My logical side knows that Ethan's CP is so severe that these decisions would change little in his long-term outcome. The differences, if any, would probably be imperceptible. But still, I'll never know that for sure. More imporantly, if Judy in Toledo and Gary in Detroit and Susan across the ocean spend 50 hours a week on special therapies and on plain old PT and OT and ST, and spend hours writing letters and making phone calls and calling specialists until they get the answers they were looking for, shouldn't I?

And if I don't, doesn't that mean that they must love their children more than I love mine?

And if I don't, doesn't that mean they are better parents than I am?

I feel badly when I hear comments from others about my parenting skills. But the truth is that Judy and Gary and Susan don't have to speak a word to me to make me feel like a terrible mother. I do it to myself every day. I guess deep down I know that I don't deserve it - that it's really, really hard to have a child with special needs - but still, it's no comfort. I want to have the foresight to know which therapies are going to work and which aren't worth the trouble; whether phone call number 17 will solve our problems, or if I should just stop at phone call number 9; whether to take the left fork in the road, or the right.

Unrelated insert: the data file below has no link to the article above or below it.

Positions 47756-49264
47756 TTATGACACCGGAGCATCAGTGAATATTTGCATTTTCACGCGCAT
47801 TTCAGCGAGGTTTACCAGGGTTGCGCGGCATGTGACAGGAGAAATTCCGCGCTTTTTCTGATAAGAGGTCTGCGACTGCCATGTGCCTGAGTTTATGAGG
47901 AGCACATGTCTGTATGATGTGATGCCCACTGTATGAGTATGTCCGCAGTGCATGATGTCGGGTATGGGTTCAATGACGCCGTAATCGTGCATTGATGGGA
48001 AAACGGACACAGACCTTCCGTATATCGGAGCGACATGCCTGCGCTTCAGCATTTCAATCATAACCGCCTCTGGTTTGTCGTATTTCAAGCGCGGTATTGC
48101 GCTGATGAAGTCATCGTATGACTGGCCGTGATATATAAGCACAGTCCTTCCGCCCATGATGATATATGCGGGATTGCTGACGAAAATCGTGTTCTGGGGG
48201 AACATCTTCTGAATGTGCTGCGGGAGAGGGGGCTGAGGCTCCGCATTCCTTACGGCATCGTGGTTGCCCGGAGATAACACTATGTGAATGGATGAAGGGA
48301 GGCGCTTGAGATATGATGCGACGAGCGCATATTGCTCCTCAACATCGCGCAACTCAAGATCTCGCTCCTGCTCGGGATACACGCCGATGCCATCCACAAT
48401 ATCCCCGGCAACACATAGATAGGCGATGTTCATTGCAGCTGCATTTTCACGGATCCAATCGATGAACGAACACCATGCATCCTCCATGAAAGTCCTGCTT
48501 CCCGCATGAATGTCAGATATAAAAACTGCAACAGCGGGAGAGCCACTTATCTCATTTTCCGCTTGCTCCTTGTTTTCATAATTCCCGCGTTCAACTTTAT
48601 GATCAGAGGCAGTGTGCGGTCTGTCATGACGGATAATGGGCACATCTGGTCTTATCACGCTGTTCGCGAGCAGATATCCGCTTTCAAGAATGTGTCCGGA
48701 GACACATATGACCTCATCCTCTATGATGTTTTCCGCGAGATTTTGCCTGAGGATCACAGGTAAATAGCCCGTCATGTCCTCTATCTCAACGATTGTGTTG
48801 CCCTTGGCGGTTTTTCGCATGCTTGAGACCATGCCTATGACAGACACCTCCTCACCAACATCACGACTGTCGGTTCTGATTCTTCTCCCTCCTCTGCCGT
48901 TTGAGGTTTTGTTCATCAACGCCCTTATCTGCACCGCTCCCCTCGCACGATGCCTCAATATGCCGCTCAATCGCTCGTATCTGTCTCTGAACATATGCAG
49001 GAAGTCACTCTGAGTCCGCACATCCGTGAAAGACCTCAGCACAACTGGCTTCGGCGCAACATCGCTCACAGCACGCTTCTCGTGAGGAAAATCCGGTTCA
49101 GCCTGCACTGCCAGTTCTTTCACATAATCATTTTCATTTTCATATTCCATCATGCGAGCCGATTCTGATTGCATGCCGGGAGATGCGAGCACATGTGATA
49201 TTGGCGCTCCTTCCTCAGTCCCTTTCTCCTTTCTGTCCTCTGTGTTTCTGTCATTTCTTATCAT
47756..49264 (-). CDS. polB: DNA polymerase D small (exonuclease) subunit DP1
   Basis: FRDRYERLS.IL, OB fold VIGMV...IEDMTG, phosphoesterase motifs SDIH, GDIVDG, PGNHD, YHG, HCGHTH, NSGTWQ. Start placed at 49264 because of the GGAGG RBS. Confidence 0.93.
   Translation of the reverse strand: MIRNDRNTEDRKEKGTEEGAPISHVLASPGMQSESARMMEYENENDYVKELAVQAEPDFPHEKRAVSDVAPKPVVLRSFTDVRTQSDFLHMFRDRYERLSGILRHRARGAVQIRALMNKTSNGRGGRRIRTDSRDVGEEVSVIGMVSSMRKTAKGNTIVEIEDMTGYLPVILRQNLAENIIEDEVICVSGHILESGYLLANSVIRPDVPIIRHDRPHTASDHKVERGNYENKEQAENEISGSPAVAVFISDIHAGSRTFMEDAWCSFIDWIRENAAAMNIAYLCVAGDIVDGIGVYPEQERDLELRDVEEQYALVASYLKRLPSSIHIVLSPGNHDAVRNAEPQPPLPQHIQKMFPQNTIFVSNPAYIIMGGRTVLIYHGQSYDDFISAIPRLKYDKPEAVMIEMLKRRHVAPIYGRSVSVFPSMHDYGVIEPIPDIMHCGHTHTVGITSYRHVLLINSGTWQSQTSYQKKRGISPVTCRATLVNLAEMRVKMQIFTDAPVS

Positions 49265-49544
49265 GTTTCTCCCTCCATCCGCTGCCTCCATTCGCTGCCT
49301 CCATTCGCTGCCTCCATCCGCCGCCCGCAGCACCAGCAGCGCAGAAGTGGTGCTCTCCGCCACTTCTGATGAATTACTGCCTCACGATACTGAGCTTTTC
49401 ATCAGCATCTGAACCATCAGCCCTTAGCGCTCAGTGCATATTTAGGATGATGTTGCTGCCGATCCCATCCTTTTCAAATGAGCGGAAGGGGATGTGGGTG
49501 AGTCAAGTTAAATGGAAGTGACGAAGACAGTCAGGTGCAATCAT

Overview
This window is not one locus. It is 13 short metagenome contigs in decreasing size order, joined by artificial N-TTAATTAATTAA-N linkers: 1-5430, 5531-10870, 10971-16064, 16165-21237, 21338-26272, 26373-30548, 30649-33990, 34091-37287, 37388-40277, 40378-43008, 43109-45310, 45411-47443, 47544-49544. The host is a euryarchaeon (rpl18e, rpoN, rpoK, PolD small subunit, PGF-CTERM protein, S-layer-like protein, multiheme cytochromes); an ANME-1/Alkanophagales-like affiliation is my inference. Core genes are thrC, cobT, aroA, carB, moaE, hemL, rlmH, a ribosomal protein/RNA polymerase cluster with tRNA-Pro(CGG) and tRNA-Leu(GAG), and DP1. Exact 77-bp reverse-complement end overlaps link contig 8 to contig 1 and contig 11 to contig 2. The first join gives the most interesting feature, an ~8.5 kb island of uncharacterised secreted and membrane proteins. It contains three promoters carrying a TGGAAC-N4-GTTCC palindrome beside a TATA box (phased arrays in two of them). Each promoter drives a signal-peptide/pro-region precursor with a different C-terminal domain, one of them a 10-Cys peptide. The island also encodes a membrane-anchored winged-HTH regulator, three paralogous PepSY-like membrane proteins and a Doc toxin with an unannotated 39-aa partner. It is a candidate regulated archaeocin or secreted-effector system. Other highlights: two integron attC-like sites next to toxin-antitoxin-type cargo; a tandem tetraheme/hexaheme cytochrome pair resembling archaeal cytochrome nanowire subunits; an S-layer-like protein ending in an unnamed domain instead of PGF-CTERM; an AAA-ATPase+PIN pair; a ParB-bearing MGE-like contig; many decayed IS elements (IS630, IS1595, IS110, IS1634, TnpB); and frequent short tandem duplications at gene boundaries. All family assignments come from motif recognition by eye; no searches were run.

I'll never know what these therapies might have done for him, and whether they would have been worth the time and efforts. But I'm doing the best job I can. I know he's happy, most of the time. I know he's loved. I may second guess myself, and others may try, but I know the only judge that matters is Ethan.

Luckily, he's more forgiving than I am.

Sunday, September 09, 2007

Annoyed and Bulleted

  • It is officially Sunday, which means I have less than 24 hours until my date of return to work. How can I leave this teeny-tiny baby already? It just reminds me how inadequate maternity leave allowances are in this country. I'm fortunate to work for a generous company that actually pays for six ("natural" delivery) to eight (c-section - "unnatural"?) weeks of maternity leave. I got eight for my scheduled c-section, and then extended my time two more weeks with the vacation and comp time I've saved up. It sounds like a lot, but now that it's over, it hardly seems like enough.
  • As short as this leave seems, I'm reminded that my last job paid zilch, zero, NOTHING for maternity leave. All they did was allow you up to 12 weeks of unpaid family medical leave without firing you (although they encouraged you not to take more than six). That's the bare minimum required by law in Massachusetts. And the government thinks that's generous. How many women do you know that can give up their full-time job for 12 weeks without pay?